As it turns out, the Collective Design Fair, now in its second edition, is the design Mecca for the likes of A list art dealers like Dominique Levy, David Maupin and Sean Kelly, not to mention Valentino and Jacques Grange.
There’s plenty of quality mid-century material at the fair, which runs through end-of-day Sunday at Skylight in Moynihan Station (better known as the Beaux Arts US Post Office) on West 33rd Street. It’s been a long goodbye to French dix-huitième gilt furniture (now totally déclassé), then later Art Deco by Rateau and Ruhlmann, followed by the Gallic Modernists. Now those fittings by Charlotte Perriand and Jean Prouvé are too cher for even decorator pocketbooks. A trickle down pattern emerges: The interior design set, hipster art directors and more are now going for American and Scandinavian designers from half a century ago.
Out of 34 dealers, 13 feature work mid-century icons like Ray and Charles Eames as well as Arne Jacobsen alongside the usual suspects George Nakashima and Wendell Castle. And there’s a fair amount of material by lesser names with really good lines. A must see are a pair of pine chests by Pritzker Prize-winning Mexican architect Luis Barragan. His spare design is a rarity and it can be seen on the stand of ADN Galeria.
Where you find surprises at this fair is in the contemporary work. Head for the Philadelphia based Wexler Gallery and catch the rather stunning work of the Danish collective HildenDiaz. Their 2014 Forms in Nature, a computer-generated chandelier in white Polymer, is not to be missed. With delicate branch forms in white, this creative riff on lighting is more fantasy than mere functionality. “It’s a magical other-worldly forest of trees and root systems in miniature,” said Lewis Wexler of the work, which casts tendrils of shadows. The price is just shy of $8,000.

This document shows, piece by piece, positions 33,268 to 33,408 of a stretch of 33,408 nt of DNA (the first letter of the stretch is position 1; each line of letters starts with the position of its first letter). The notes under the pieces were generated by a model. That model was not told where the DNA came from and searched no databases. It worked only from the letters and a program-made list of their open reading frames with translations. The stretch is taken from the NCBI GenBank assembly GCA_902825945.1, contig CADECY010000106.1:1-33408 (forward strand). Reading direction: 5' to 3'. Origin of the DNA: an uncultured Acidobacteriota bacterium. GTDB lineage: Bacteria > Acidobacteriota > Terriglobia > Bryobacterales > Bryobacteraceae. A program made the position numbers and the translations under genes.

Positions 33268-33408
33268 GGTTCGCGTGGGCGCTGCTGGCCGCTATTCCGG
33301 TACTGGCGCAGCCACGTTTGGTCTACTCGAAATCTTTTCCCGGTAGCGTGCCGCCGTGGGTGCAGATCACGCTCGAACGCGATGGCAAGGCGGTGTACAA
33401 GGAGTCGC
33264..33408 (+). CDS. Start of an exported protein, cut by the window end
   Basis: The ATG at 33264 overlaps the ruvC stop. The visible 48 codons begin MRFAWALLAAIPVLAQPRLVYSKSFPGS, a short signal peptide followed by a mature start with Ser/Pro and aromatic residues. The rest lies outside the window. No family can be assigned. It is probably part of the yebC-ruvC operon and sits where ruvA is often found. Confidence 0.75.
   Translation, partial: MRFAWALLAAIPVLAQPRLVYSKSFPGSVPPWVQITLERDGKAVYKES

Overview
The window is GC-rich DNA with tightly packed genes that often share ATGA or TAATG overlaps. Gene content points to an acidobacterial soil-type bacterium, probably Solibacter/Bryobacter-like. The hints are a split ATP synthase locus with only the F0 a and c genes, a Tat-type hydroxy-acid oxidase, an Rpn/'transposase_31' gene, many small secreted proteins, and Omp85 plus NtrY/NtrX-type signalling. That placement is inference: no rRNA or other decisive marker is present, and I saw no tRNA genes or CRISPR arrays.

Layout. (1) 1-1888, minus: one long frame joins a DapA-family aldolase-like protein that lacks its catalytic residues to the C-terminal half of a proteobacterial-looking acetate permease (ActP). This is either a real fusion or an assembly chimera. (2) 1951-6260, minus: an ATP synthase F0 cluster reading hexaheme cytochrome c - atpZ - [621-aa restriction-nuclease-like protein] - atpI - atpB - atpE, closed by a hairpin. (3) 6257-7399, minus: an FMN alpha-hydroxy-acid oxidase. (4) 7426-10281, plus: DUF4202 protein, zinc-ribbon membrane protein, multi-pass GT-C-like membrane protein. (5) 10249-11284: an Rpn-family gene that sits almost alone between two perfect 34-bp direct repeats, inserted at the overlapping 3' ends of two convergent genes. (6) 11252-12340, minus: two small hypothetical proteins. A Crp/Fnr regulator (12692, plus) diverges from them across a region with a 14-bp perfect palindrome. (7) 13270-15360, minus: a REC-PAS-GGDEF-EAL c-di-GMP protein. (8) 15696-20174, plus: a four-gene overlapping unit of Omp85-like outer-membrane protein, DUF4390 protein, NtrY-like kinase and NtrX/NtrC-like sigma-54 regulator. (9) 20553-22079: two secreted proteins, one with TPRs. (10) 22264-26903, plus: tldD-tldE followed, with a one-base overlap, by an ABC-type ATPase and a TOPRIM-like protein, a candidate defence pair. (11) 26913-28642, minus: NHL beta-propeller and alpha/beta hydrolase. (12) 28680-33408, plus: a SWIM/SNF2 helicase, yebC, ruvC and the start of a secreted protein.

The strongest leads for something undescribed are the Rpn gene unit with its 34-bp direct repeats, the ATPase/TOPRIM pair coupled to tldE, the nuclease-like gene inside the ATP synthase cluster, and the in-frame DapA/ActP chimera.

At Maison Gerard is Miguel Cisterna’s linen-like panels embroidered with sequins in a somewhat abstract design of a towering Tyrannosaurus rex. The Chilean designer works in Paris and the gallery commissioned the textile for the fair. It’s tagged at $85,000.
On the stand of Grey Area, the company run by Kyle DeWoody (her mother is art collector Beth Rudin Dewoody) is Cheryl Ekstrom’s Marshmallow sofa, based on an original design by George Nelson and cast in stainless steel. Think of Ms. Nelson as the Jeff Koons of the design world—a bit kitsch but well worth noting.
The jewelry here is spectacular, and also tells of a recent shift in taste. Catch the Ettore Sottsass gold earrings along with the Alexander Calder and Salvador Dali brooches with London dealer Didier. One of the Calders will run you close to $100,000.
Less expensive is the jewelry of Jenny Holzer and Kiki Smith. But what kind of price hike can you expect five years from now for artist jewelry? A handsome one, according to Didier Haspeslagh. “As recently as a decade ago, a Calder went for under $10,000 and today a great piece is $1 million,” he said. Or think of it this way when calibrating the worthiness of such an investment: Sotheby’s just rang down Dali’s 1949 platinum, diamond ruby and blue enamel Eye of Time brooch for a staggering $1,055,000 in a Impressionist/Modern art sale on Thursday.